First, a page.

A study led by the Pulmonary Interstices Functional Unit (UFIP) of the Pneumology Service of the Bellvitge University Hospital and the Pneumology research group of IDIBELL, in close collaboration with the Pulmonary Transplant Program of the Pneumology Service of the Vall d’Hebron University Hospital, the Telomeropathies Service of the Alberto Sols Biomedical Research Institute and the Genomics Division of the Technological and Renewable Energies Institute (ITER), has determined that lung transplantation also improves survival and quality of life of those patients with progressive pulmonary fibrosis with short telomeres. The study has been published in the latest issue of the prestigious scientific journal Frontiers in Medicine.
In pulmonary fibrosis, certain cells in lungs tissues lose the ability to regenerate and repair. In some cases, this inability to regenerate is known to stem in part from mutations that make telomeres – DNA sequences at the end of chromosomes – critically short or dysfunctional.
On many occasions, patients with pulmonary fibrosis with telomeric dysfunction worsen despite treatment, which is why they require lung transplantation as the only effective alternative to improve their survival. However, in recent years some studies have suggested that lung transplantation has a poor outcome in patients with telomere dysfunction, and some transplant centers in other countries had raised this dysfunction as a relative contraindication.
For the first time, this study has made a detailed prospective follow-up of the mortality, morbidity and quality of life of these transplanted patients, comparing the results of those with telomere dysfunction with those without it. In addition, the study identifies that up to half of patients with pulmonary fibrosis who require transplantation have short telomeres and telomeric mutations.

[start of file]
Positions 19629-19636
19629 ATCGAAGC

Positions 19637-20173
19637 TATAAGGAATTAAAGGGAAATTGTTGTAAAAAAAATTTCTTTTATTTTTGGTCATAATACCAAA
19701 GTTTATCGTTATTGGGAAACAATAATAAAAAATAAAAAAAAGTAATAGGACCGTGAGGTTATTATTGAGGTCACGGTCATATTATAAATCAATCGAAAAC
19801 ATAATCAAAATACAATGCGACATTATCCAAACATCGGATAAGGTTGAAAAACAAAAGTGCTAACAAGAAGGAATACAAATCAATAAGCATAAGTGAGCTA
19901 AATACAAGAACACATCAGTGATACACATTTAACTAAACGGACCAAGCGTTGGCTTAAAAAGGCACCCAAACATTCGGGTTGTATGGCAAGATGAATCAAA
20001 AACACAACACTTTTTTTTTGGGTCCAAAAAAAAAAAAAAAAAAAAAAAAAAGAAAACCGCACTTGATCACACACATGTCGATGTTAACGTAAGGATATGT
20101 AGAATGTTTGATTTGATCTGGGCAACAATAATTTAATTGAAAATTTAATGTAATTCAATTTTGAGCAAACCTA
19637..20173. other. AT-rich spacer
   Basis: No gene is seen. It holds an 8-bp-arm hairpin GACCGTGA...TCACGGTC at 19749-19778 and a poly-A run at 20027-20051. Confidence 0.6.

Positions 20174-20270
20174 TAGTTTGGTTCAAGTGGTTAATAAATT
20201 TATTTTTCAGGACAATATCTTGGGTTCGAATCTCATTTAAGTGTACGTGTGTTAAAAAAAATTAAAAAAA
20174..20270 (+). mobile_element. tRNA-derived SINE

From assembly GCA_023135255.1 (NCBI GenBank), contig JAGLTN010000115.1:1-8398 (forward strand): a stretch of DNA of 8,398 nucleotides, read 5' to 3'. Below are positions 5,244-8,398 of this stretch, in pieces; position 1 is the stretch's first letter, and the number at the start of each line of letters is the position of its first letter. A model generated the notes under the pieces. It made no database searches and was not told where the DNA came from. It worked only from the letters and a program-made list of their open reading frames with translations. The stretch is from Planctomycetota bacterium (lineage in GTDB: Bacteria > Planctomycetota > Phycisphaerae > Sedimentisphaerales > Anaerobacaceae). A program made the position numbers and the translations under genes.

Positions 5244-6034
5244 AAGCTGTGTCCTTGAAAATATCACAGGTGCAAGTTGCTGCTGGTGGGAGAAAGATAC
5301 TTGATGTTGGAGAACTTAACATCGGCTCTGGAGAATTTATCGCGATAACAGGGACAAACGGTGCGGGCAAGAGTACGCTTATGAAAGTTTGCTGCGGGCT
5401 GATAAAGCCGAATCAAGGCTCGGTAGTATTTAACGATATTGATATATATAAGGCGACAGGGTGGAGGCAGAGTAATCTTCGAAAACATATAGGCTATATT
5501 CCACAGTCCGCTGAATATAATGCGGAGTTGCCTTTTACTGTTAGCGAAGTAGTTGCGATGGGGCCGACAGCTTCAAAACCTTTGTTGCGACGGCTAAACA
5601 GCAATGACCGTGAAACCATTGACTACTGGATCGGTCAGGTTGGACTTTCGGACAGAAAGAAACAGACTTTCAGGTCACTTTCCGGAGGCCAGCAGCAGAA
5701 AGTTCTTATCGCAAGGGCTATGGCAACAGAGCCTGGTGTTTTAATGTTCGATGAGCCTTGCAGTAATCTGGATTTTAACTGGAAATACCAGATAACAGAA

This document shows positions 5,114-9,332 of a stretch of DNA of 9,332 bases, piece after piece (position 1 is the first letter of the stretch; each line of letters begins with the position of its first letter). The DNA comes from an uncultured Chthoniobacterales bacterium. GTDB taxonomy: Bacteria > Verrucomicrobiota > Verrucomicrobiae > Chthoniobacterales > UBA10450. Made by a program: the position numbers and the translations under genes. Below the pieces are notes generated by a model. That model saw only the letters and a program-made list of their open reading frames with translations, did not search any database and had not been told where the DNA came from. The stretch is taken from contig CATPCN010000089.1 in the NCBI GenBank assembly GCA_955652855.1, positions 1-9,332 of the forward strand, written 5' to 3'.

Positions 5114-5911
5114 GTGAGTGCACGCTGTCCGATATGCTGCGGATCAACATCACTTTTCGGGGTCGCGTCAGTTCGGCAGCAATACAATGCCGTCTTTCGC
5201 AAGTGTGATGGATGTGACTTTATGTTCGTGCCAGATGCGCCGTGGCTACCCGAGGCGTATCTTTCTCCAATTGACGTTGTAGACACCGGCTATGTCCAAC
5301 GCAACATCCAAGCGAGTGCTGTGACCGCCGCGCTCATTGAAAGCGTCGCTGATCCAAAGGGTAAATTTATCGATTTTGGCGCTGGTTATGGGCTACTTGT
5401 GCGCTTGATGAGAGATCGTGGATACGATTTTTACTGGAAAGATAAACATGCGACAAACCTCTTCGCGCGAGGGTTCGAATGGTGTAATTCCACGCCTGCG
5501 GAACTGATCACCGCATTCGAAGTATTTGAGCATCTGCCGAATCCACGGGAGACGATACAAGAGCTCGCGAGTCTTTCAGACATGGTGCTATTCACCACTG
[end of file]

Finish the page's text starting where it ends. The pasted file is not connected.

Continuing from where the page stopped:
The work was carried out with patients from the Pulmonary Interstitium Functional Unit of the Bellvitge University Hospital who had been tested for telomeres for diagnosis and who required a lung transplant at the Vall d’Hebron University Hospital between June 2013 and October 2013. 2018.
Study results and follow-up indicated that one-year survival after transplantation was greater than 80% regardless of telomere dysfunction, and that there was a marked improvement in quality of life in both one group and the other.
Differences in morbidity were detected, since patients with short telomeres required extracorporeal circulation more often, suffered more early hematological complications, and had more ICU stays and long-term hospital admissions, but these are predictable and treatable complications.
The centers participating in the study have been the IDIBELL, Bellvitge University Hospital, the Vall d’Hebron University Hospital, the CSIC/UAM-IdIPAZ Institute for Biomedical Research in Madrid and the Technological and Renewable Energy Institute of Santa Cruz de Tenerife. The four participating research groups are part of the CIBER national research network (CIBERES; Dra. M. Molina-IDIBELL, Dr. A. Roman-HUVH, Dr. C. Flores-ITER, and CIBERES; Dra. R. Perona -IIB CSIC / UAM-IdIPAZ).
The Bellvitge Biomedical Research Institute (IDIBELL) is a biomedical research center created in 2004. It is participated by the Bellvitge University Hospital and the Viladecans Hospital of the Catalan Institute of Health, the Catalan Institute of Oncology, the University of Barcelona and the City Council of L’Hospitalet de Llobregat.
IDIBELL is a member of the Campus of International Excellence of the University of Barcelona HUBc and is part of the CERCA institution of the Generalitat de Catalunya. In 2009 it became one of the first five Spanish research centers accredited as a health research institute by the Carlos III Health Institute. In addition, it is part of the “HR Excellence in Research” program of the European Union and is a member of EATRIS and REGIC. Since 2018, IDIBELL has been an Accredited Center of the AECC Scientific Foundation (FCAECC).